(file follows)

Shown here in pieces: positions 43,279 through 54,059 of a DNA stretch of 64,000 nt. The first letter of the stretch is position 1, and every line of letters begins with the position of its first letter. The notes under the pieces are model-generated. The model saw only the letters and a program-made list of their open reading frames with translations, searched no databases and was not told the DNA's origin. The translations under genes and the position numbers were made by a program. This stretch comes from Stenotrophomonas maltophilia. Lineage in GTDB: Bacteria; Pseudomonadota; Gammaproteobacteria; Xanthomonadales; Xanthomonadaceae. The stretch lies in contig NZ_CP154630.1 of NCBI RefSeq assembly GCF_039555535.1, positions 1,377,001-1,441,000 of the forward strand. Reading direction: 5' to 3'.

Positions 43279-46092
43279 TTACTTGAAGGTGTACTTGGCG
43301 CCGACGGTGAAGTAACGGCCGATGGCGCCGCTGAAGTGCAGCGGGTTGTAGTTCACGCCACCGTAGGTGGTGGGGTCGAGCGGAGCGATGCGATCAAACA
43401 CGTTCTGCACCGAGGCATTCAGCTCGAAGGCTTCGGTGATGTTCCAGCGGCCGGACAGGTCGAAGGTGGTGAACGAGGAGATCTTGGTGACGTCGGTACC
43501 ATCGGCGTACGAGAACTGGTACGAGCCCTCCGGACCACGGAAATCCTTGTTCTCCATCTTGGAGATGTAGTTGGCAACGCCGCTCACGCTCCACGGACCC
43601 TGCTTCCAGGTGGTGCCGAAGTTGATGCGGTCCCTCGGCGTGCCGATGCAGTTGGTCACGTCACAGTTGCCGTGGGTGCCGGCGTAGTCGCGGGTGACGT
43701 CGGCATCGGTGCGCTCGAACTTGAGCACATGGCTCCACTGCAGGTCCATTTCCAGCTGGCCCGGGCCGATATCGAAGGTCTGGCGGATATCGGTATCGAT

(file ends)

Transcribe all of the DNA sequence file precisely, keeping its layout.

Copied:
Shown here in pieces: positions 43,279 through 54,059 of a DNA stretch of 64,000 nt. The first letter of the stretch is position 1, and every line of letters begins with the position of its first letter. The notes under the pieces are model-generated. The model saw only the letters and a program-made list of their open reading frames with translations, searched no databases and was not told the DNA's origin. The translations under genes and the position numbers were made by a program. This stretch comes from Stenotrophomonas maltophilia. Lineage in GTDB: Bacteria; Pseudomonadota; Gammaproteobacteria; Xanthomonadales; Xanthomonadaceae. The stretch lies in contig NZ_CP154630.1 of NCBI RefSeq assembly GCF_039555535.1, positions 1,377,001-1,441,000 of the forward strand. Reading direction: 5' to 3'.

Positions 43279-46092
43279 TTACTTGAAGGTGTACTTGGCG
43301 CCGACGGTGAAGTAACGGCCGATGGCGCCGCTGAAGTGCAGCGGGTTGTAGTTCACGCCACCGTAGGTGGTGGGGTCGAGCGGAGCGATGCGATCAAACA
43401 CGTTCTGCACCGAGGCATTCAGCTCGAAGGCTTCGGTGATGTTCCAGCGGCCGGACAGGTCGAAGGTGGTGAACGAGGAGATCTTGGTGACGTCGGTACC
43501 ATCGGCGTACGAGAACTGGTACGAGCCCTCCGGACCACGGAAATCCTTGTTCTCCATCTTGGAGATGTAGTTGGCAACGCCGCTCACGCTCCACGGACCC
43601 TGCTTCCAGGTGGTGCCGAAGTTGATGCGGTCCCTCGGCGTGCCGATGCAGTTGGTCACGTCACAGTTGCCGTGGGTGCCGGCGTAGTCGCGGGTGACGT
43701 CGGCATCGGTGCGCTCGAACTTGAGCACATGGCTCCACTGCAGGTCCATTTCCAGCTGGCCCGGGCCGATATCGAAGGTCTGGCGGATATCGGTATCGAT